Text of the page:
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WallStreetBets founder debuts fund that mimics Nancy Pelosi’s stock trades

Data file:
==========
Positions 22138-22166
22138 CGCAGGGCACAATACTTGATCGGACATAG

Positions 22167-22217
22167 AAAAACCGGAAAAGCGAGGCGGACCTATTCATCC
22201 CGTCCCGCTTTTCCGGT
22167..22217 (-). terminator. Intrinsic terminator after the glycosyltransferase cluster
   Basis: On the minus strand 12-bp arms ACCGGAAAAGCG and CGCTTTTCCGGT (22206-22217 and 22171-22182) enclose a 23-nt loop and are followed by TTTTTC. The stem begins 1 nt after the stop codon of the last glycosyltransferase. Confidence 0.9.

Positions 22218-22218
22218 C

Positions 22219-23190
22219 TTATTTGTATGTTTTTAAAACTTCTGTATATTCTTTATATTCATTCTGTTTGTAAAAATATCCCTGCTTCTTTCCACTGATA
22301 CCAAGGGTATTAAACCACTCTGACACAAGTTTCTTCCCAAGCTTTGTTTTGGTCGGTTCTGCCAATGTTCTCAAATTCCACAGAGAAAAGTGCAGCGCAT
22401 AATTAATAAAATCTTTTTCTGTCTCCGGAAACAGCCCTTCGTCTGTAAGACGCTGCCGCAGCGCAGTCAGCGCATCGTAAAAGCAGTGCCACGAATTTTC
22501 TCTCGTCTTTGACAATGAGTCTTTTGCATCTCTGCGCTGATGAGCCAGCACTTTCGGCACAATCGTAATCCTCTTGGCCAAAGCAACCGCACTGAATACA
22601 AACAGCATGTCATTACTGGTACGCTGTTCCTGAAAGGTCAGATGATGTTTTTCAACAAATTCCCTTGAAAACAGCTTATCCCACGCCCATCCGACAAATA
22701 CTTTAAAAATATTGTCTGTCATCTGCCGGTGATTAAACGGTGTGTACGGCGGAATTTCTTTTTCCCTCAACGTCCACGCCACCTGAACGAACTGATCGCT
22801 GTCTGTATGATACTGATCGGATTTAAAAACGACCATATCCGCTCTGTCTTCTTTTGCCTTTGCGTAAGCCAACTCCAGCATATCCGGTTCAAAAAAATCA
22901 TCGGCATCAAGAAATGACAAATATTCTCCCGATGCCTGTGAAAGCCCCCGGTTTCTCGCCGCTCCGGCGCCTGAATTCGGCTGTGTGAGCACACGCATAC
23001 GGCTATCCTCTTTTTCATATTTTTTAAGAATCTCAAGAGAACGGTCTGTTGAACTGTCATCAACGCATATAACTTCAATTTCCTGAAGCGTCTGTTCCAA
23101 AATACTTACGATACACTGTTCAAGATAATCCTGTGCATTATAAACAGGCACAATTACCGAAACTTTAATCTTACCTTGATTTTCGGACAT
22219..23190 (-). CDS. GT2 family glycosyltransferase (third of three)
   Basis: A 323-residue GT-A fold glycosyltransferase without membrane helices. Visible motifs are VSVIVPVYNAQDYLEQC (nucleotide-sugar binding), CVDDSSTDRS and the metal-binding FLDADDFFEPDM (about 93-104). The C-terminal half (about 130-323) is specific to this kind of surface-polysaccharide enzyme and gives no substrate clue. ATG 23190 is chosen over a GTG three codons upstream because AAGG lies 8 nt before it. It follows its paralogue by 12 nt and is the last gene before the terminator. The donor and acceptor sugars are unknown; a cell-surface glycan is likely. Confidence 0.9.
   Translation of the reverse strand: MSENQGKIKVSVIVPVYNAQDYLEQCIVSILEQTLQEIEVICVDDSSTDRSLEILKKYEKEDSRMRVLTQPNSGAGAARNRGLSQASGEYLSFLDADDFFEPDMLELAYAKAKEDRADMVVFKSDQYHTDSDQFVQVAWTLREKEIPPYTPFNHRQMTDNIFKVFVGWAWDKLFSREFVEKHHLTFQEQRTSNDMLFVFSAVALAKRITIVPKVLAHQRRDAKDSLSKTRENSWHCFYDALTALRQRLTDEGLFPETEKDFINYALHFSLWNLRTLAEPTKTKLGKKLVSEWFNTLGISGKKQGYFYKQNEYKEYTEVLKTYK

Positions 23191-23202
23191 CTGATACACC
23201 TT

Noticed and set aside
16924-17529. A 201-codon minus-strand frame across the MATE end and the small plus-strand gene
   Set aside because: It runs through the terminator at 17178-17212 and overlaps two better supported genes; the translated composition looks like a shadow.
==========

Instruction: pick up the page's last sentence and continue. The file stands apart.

The founder of the WallStreetBets Reddit board that helped spark the meme-stock phenomenon now is pitching a product that lets people invest just like a certain member of Congress. You could call it the “If you can’t beat ‘em, join ‘em” fund. Called the “Insider Portfolio,” the product mimics the stock trades of House Speaker Nancy Pelosi and her husband, Paul. When publicly available data discloses a stock trade made by the couple, the fund will make the same trade — giving everyday people an opportunity to “share the wealth,” Jaime Rogozinski says. The Pelosis have made approximately $30 million from bets on the Big Tech firms Pelosi is responsible for regulating, according to a previous analysis by The Post. Rogozinski’s offering, which isn’t exactly in the mainstream of Wall Street with its listing on an obscure exchange called MERJ based in the Seychelles, is certainly buyer-beware. The product focuses on only stock holdings and doesn’t include any of the Pelosi investments that rely on more complex financial instruments, like call options. It will track the trades based on publicly available data compiled by another company, Unusual Whales. The Insider Portfolio will trade initially for $1 a share and will be available only for investors who use the WallStreetBets app, which isn’t associated with the Reddit forum of the same name. “There’s no doubt that Capitol Hill is home to some of the finest investing minds of our generation,” Rogozinski told The Post, with his tongue in cheek. “Now, not only Americans but the entire global community can look to our national leadership for unparalleled investing advice.” Some Congressional observers said the fund could raise visibility when it comes to the issue of officials making money from insider information. “If being in Congress is a full-time job, and raising money to stay in Congress and move up the ranks is a tough second job, it seems unlikely members of Congress could outperform Wall Streeters investors working 100 hours a week without relying on insider information,” Jeff Hauser, founder and director of the Revolving Door Project, which looks at money in politics told The Post. Members of Congress and their stock trades are under increasing scrutiny. Multiple bills that would ban stock trading to various degrees are under consideration. One bill that has gained popularity on both sides of the aisle, the Ban on Congressional Stock Ownership Act from Sen. Elizabeth Warren (D-Mass.) and Sen. Steve Daines (R-Mont.) wouldn’t just ban members of Congress and their spouses from trading stocks and require them to put their assets in a blind trust — like another popular Democratic proposal. It also would require them to sell off all their individual stock holdings altogether, sources familiar with the bill told The Post. The flurry of bills were introduced after Pelosi defended rules that allow members of Congress to own individual stocks, batting down concerns about lawmakers using insider information to juice their portfolios. In December, the liberal congresswoman from San Francisco said lawmakers should be able to own stocks because the US is a “free-market economy.”

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